Closer to home (Syosset’s my address, Huntington’s my home), I relish the Long Islander.  Founded in 1838 by the great poet and newspaperman Walt Whitman, it offers a depth and breadth to Huntington that some states would be lucky to have. Some criticize staffers for being too involved. I understand this concern, generally, but this is very local. I’m glad they’re transparent about being part of the community they’ve haunted for nearly two centuries. It seems to inform rather than skew reporting. They’re more balanced than others who don’t acknowledge local interests, and cover what they find important rather than immediately popular. Staffers do seem encouraged to make a difference on their own time. They’re good neighbors who take their responsibility to their community seriously.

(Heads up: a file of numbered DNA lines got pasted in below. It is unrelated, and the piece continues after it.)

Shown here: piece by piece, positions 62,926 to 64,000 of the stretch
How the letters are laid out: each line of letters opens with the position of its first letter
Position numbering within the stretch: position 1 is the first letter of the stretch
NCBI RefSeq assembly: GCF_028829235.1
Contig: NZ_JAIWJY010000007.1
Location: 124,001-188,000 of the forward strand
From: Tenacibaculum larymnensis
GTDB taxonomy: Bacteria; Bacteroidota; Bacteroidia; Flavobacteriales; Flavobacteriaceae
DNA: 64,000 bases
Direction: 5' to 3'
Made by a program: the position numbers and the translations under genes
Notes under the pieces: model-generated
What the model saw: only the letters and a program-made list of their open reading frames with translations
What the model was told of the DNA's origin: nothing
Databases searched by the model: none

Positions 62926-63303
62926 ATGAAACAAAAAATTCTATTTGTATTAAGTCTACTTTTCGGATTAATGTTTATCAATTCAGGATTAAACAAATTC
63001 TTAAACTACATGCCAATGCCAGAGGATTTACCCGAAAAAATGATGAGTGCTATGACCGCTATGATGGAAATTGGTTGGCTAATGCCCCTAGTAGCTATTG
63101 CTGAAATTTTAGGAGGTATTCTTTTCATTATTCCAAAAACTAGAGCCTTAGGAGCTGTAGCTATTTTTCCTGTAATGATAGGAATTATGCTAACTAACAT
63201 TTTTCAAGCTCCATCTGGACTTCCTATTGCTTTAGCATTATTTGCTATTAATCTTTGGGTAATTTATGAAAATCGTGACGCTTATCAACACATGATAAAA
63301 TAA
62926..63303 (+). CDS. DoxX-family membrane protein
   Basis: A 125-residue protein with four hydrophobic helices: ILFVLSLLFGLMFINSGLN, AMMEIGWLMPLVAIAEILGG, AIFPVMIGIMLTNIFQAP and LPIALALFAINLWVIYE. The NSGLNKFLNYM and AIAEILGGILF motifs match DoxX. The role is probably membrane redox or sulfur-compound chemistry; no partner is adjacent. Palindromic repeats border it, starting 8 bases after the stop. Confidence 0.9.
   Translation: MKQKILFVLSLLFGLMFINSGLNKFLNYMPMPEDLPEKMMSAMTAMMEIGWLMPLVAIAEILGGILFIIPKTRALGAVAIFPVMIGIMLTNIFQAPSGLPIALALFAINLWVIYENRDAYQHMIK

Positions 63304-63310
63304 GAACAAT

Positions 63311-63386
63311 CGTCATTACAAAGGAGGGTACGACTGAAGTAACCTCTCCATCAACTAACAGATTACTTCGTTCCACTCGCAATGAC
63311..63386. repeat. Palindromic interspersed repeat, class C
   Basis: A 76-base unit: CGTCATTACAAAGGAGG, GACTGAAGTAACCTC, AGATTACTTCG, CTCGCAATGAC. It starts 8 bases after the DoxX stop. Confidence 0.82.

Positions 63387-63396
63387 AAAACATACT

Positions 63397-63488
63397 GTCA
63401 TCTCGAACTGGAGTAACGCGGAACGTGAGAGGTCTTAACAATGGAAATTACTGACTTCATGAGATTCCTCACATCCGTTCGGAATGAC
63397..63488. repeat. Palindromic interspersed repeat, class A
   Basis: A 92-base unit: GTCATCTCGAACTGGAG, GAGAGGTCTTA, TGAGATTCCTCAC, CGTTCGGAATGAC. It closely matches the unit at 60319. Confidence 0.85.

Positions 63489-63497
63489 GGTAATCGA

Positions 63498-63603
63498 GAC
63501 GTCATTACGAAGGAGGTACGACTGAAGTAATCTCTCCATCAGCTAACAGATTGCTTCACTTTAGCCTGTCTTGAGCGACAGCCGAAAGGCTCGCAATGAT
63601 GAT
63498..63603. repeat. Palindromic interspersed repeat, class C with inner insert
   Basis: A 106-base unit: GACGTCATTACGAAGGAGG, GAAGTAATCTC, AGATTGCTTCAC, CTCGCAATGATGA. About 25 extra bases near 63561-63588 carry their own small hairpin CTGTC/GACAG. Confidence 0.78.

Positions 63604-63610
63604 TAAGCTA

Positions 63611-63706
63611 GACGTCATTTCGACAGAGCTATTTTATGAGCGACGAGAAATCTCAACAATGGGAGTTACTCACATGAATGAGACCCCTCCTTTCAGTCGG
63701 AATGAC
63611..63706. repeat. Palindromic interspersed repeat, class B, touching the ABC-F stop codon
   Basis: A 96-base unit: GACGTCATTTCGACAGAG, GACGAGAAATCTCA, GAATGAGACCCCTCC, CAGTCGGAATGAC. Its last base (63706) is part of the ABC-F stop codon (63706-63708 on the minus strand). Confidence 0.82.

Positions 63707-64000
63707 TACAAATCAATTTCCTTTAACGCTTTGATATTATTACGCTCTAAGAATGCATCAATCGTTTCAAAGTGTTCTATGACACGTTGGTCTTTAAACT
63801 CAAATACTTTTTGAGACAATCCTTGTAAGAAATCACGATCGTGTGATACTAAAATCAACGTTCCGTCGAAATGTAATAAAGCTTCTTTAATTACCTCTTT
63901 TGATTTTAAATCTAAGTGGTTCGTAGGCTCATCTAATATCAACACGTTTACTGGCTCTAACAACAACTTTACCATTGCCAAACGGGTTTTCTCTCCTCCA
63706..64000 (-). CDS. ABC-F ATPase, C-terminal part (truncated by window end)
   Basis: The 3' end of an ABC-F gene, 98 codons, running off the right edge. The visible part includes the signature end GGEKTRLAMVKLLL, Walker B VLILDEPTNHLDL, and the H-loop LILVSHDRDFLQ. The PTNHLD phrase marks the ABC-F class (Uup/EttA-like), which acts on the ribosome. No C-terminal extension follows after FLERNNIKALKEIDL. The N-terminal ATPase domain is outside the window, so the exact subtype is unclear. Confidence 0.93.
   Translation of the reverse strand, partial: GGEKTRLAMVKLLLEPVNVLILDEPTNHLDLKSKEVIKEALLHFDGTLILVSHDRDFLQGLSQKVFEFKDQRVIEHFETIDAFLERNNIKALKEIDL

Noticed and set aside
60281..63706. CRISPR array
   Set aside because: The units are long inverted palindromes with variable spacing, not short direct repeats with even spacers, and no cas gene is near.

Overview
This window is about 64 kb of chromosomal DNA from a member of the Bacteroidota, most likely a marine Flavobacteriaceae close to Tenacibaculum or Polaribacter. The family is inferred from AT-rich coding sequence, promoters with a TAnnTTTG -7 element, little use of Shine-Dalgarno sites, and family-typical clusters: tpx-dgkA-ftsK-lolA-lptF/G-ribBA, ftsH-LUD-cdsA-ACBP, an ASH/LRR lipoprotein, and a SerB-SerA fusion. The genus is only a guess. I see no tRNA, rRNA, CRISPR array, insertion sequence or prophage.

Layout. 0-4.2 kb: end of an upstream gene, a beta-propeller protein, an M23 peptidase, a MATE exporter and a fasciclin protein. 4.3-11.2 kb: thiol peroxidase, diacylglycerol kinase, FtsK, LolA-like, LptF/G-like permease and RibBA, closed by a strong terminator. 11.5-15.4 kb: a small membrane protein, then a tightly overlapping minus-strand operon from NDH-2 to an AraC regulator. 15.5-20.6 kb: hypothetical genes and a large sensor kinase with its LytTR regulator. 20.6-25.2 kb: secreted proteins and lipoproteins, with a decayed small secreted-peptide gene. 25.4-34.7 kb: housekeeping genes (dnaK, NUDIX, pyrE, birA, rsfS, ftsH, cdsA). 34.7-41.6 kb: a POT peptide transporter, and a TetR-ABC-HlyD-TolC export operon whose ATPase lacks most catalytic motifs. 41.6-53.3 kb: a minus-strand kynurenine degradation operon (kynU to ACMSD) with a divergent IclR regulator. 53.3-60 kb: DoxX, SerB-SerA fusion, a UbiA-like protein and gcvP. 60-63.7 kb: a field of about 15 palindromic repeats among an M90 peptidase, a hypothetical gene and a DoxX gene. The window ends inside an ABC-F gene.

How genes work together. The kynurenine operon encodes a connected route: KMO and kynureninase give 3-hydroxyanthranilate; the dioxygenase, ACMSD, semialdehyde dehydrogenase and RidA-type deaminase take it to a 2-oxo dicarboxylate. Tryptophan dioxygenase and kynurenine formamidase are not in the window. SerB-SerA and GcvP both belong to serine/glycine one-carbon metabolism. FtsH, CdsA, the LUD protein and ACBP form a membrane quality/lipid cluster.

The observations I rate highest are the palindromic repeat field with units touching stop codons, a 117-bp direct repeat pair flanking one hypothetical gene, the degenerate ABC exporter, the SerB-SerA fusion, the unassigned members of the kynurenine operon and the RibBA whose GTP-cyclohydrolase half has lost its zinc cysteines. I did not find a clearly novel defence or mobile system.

Then there’s the Corridor, whose nexus is Route 110. Here, honesty in influence reaches a whole new level. It’s not advertorials they’re selling, exactly, but they tell you precisely who the top sponsor is by making that the cover story. All original, all the time, the Corridor illustrates people behind the machines.  Beyond paying sponsors essential to the business model, the passion is for giving a lift to new entrepreneurs, BIG ideas, and exploring opportunities, potential pitfalls and newsworthy events. The potential is enormous.